November 2, 2007
Tale of Two Surveys: Strong Payroll Growth, Yet Falling Employment Rates
by Jared Bernstein with research assistance from James Lin
The nation’s payrolls grew much faster than expected last month, adding 166,000 jobs, the best month for job growth since May, according to today’s report from the Bureau of Labor Statistics (BLS). Based on problems in housing and credit markets, along with weakening consumer confidence, economists had been expecting around 90,000 net additions to payrolls.
The unemployment rate held steady at 4.7%, but job growth in the survey from which the jobless figure is derived—the BLS household survey—has been falling in three of the last four months, down 250,000 in October. Due in part to its much smaller sample size, the household survey is a lot more volatile on a monthly basis and widely considered a less reliable short-term indicator of job growth. However, as noted below, rates from the survey (as opposed to levels), such as the share of the population at work are more reliable, and they may be picking up signals the payroll survey is missing right now.
Averaging the data over the past three months helps reveal the underlying trend in job growth. Doing so for the payroll survey shows that job growth has slowed from last year’s pace. The average payroll gain over the past three months was 118,000 per month, compared to 164,000 a year ago. Data from coming months will reveal whether October’s jump in payrolls is the beginning of a new, stronger trend.
The strength in the payroll survey came largely from a few sectors. Professional services—jobs in offices and businesses—grew by 65,000, driven partly by an increase in temporary help, up 20,000, fully reversing last month’s loss of about this magnitude (and temp work had been on a negative trend all year). Some analysts argue that this reversal symbolizes employers’ positive expectations regarding labor demand, but, especially in periods of uncertainty, employers may turn to temp hires to ‘test the waters’ before committing to more expensive permanent hires.
Health care added 34,000 jobs last month and is up 400,000 jobs over the past year alone. In fact, the pace of growth in this juggernaut sector has accelerated this year, growing 3.1% over the past year, compared to 2.5% one year ago (overall payrolls are up 1.2% over the year). Two other big gainers in October were restaurants and bars, up 37,000, and local government, up 43,000.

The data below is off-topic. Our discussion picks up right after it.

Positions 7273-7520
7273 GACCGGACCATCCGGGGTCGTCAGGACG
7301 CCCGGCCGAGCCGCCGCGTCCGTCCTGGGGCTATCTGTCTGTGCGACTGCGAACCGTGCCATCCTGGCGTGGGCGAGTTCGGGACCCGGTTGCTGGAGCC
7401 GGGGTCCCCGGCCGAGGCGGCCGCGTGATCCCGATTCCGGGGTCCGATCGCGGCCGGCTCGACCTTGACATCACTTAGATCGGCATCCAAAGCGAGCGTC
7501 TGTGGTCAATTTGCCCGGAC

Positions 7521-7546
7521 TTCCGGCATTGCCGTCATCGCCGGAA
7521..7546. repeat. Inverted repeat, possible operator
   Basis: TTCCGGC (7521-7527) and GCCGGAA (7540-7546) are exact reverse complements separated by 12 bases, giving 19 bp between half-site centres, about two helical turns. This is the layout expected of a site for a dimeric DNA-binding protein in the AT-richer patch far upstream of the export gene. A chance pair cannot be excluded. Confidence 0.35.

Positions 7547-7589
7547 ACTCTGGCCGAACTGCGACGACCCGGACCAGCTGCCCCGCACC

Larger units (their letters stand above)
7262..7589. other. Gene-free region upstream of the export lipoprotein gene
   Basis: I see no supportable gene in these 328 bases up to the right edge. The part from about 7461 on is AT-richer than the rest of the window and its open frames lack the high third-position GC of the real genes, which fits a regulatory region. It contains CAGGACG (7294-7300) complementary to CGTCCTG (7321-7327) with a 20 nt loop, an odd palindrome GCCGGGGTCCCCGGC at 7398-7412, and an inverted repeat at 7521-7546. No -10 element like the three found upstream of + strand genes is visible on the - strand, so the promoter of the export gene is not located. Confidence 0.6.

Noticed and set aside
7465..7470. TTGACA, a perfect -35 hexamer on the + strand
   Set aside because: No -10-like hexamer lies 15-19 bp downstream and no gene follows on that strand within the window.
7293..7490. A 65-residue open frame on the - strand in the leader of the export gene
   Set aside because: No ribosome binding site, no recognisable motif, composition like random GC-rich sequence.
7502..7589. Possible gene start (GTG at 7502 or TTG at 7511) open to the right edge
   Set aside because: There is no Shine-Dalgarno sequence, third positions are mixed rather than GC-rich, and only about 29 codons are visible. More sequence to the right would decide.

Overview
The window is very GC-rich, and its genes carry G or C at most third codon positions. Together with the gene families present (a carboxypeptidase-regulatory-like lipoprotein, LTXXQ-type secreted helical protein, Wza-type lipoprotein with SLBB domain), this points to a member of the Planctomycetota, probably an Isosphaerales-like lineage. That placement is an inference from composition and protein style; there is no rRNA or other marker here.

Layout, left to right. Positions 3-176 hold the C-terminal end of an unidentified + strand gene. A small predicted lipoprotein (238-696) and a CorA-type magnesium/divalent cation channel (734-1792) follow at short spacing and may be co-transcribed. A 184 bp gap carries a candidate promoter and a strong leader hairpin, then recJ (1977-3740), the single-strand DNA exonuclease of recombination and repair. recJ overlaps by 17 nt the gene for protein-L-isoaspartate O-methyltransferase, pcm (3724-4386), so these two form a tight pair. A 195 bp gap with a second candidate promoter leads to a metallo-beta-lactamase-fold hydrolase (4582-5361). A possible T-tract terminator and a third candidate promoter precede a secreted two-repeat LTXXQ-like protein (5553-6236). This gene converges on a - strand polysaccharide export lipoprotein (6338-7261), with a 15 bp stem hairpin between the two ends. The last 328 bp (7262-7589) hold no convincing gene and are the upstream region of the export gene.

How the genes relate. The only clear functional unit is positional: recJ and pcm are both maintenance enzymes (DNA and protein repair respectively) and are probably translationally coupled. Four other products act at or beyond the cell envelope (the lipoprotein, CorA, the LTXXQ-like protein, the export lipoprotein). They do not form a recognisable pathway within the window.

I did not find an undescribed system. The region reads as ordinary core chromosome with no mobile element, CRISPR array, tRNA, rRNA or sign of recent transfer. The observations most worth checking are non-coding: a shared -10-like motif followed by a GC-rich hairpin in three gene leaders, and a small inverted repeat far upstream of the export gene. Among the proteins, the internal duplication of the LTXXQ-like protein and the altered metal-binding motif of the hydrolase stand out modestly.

Some other important sectors continued to lose jobs. Despite large gains in the exporting of manufactured goods, factory employment fell 21,000 in October and has lost an average of 17,000 jobs each month for the past year. Homebuilding shed 11,000 jobs and is down 222,000 from its peak in March of 2006. Though consumers spent freely in the third quarter according to this week’s GDP report, the nation’s retailers continue to shed jobs, with employment off 22,000 in the sector last month, and down 38,000 since July.
As noted, the household survey is telling a considerably less positive story about the job market than the payroll survey and there is one negative trend that warrants close attention: the employment rate—the share of the working-age population with jobs. This indicator of employer demand has fallen consistently this year, down from 63.4% last December to 62.7% in October, and as such, it is clearly flashing a different signal than the payroll data. The largest declines in employment rates have come from African American men and young persons.
It is difficult to reconcile what these two surveys seem to be telling us. The payroll survey neatly reflects the strong growth in the macro-economy, with two consecutive quarters of real GDP growth close to 4%. Growth of that magnitude should be expected to spin off strong demand for jobs.
However, the household survey, especially the negative trend in employment rates (see Figure) tells a much less sanguine story. Though this trend matches neither the GDP nor payroll reports, it does accurately reflect consumer’s sentiments about the economy and the job market. In October, the Conference Board’s consumer confidence measure fell to its lowest level in two years, and that survey’s measure of job availability is also slumping near two-year lows.
The sources of this divergence may be statistical—some analysts claim the payroll survey has yet to pick up losses that are showing up in the household survey, by missing, for example, undocumented workers losing jobs in residential construction. Additionally, some argue that the payroll survey’s birth/death model (adjustments from establishments that start-up or close down) is adding too many jobs right now (the model added 103,000 last month). While these explanations may prove to be right, there is no solid evidence to support them at this point.
Thus the question remains: will October’s strong showing mark the beginning of a new, positive trend or will future employment reports more closely reflect consumer’s negative views about the economy and the job market?
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